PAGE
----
Another cause of anxiety for Israel's right wing -- the settler movement, the nationalist-religious parties, the Likud, and the right-dominated Kadima -- is that Israel is coming under increasing international pressure to negotiate with the Palestinians, with a view to the creation of a Palestinian state. Influential voices are calling for an international conference -- a sort of Madrid II -- to re-launch the peace process.

Overcoming the crippling conflict between Hamas and Fatah, the Palestinians themselves are forming a national unity government, which will make it more difficult for Israel to claim that it has "no partner" with whom to negotiate.

Even British Prime Minister Tony Blair, whom the Israelis believed had been firmly co-opted into the U.S.-Israeli camp, has recently called for the economic boycott of the Palestinians to be lifted once the unity government is in place.

This is all very bad news for right-wingers in Israel and their American supporters. They had hoped that the "land-for-peace" formula of U.N. Security Council Resolution 242 of 1967 had been finally buried. They want to break the Palestinian national movement -- hence Olmert's unremitting assault on Gaza and the West Bank -- rather than negotiate a political compromise with it. They want to seize more Palestinian land, not to withdraw to anything like the 1967 borders.

Such is the background to the outcry over Iran's nuclear activities. An Iranian bomb would end Israel's regional monopoly of nuclear weapons. It would force Israel to accept something like a balance of power, or at least a balance of deterrence.

Israelis claim vociferously that an Iranian bomb would pose an "existential threat" to their state. It is not clear whether they really believe that Iran might attack them and risk national suicide -- an Armageddon scenario -- or simply that they cannot contemplate a Middle East in which they would no longer be overwhelmingly strong, and in which their freedom to attack their neighbors and crush the Palestinians might be circumscribed.

When it destroyed Iraq's French-built nuclear reactor in 1981, Israel made clear that it would strike pre-emptively against the nuclear program of any hostile state in the region. The message which it and its friends are now addressing to President Bush is that if the U.S. does not bomb Iran, Israel will have to do so.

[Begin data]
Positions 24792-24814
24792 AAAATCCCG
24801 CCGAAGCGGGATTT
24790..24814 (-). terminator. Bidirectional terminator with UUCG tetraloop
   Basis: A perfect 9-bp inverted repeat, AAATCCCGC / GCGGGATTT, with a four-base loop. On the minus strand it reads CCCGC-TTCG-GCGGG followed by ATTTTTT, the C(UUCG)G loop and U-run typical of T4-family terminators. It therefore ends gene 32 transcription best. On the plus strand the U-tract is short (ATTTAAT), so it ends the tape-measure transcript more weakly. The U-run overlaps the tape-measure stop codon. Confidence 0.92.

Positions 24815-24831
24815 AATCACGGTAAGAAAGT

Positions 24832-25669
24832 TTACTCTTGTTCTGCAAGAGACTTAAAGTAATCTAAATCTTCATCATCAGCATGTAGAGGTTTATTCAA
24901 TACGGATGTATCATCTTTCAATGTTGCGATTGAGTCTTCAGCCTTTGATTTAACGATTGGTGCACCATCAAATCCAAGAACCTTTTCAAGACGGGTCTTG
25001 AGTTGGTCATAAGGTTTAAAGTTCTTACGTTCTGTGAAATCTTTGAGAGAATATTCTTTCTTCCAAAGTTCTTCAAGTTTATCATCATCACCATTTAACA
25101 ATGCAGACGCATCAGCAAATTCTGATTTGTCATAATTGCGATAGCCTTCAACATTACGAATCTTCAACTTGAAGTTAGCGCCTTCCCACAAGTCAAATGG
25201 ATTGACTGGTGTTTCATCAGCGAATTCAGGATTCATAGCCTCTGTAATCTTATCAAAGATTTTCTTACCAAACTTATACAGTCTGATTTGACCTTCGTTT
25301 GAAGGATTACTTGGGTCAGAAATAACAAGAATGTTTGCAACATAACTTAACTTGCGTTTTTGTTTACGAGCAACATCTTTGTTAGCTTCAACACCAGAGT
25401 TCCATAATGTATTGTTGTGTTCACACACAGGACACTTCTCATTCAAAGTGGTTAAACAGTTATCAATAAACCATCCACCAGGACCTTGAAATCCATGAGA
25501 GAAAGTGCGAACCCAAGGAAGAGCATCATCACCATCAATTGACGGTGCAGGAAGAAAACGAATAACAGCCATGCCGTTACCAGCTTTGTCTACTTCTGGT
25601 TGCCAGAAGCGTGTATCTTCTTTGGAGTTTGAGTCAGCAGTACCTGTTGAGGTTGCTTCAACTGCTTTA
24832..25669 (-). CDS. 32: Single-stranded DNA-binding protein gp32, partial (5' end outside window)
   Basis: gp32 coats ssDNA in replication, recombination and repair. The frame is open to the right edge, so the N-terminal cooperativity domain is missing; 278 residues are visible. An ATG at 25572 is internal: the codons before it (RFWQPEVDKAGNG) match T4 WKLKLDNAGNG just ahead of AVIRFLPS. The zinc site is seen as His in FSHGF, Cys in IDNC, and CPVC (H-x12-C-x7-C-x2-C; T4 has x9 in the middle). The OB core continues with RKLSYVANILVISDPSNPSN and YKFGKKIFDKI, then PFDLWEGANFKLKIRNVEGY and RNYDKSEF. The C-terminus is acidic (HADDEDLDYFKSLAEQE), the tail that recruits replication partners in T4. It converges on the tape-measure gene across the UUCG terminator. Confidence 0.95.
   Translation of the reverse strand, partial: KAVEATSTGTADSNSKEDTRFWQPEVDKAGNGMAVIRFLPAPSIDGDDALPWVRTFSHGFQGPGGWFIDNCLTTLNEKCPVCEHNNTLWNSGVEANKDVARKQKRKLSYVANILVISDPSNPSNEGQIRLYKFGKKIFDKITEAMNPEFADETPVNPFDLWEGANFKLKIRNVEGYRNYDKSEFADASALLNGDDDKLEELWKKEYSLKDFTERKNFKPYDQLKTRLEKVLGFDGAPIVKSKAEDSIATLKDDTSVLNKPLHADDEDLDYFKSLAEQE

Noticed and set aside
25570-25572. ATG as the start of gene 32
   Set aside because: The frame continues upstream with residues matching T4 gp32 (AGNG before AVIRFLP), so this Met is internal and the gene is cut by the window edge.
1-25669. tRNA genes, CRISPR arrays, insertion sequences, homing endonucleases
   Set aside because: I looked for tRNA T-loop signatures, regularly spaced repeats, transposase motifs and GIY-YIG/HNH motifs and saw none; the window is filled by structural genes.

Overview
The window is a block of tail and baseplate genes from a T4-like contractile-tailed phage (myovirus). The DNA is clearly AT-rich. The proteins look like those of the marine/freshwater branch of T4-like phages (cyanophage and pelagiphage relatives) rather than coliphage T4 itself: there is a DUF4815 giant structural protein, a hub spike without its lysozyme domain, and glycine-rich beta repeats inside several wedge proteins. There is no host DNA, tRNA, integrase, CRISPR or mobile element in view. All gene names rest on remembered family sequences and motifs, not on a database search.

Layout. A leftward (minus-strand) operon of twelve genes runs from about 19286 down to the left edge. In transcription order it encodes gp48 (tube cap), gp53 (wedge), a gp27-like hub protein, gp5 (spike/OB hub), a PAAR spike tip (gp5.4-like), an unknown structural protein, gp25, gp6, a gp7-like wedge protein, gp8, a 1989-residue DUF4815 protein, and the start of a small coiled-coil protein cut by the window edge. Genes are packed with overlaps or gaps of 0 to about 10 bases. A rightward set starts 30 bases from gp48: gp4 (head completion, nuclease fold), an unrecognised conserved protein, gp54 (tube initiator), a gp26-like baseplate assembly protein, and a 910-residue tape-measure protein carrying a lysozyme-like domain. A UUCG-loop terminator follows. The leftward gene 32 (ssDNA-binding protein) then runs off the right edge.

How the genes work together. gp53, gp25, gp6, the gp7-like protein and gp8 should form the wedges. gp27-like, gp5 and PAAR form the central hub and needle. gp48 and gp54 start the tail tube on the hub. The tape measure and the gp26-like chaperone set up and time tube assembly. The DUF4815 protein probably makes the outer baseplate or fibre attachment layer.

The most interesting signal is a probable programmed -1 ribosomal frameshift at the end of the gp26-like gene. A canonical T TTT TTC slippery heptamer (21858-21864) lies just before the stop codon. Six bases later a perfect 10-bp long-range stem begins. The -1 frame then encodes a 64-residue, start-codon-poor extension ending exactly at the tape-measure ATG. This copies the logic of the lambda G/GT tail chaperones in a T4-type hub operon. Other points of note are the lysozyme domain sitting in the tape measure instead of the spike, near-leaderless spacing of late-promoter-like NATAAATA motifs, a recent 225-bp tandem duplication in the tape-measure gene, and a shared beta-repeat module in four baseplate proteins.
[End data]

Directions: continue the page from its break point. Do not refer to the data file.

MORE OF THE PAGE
This was put unambiguously in an article last week by Efraim Inbar, professor of political science at Bar-Ilan University and a well-known right-wing Israeli analyst. "Israel," he wrote, "can undertake a limited pre-emptive strike. Israel certainly commands the weaponry, the manpower, and the guts to effectively take out key Iranian nuclear facilities . . . While less suited to do the job than the United States, the Israeli military is capable of reaching the appropriate targets in Iran. With more to lose than the U.S. if Iran becomes nuclear, Israel has more incentive to strike."

These views are echoed by pro-Israeli writers in the United States, such as Danielle Pletka of the American Enterprise Institute. "Offers of dialogue with Iran are a waste of time," she wrote. "Iran has pursued ruthless oppression at home, terrorism abroad, and weapons proliferation, largely with impunity . . . We have talked about talking for long enough, there must be other options." Ominously she warned Iran: "It is not wise to force American[s] into a choice between doing nothing and doing everything. But it may come to that."

Commentators like Inbar and Pletka, and many others in America and Israel who share their hard-line views, are deeply suspicious of what they see as Iran's duplicity, which they fear has seduced the Europeans. They are outraged by the negotiations which Javier Solana, the EU's foreign policy chief, is pursuing with Ali Larijani, Iran's principal nuclear negotiator.

The reported suggestion that Iran might suspend uranium enrichment for a month or two is seen as a trick to divide the Security Council and remove the threat of sanctions. They suspect that the international community is edging toward a position of allowing Iran to produce nuclear fuel under International Atomic Energy Agency safeguards. For the hard-liners, this would be one step away from tolerating an Iranian bomb in the not too distant future.

The real fear of the hard-liners is that the United States might agree to direct talks with Iran which would legitimize the theocratic regime, vastly increase Iran's stature as the dominant power in the Gulf, and eventually downgrade Israel as America's exclusive regional ally.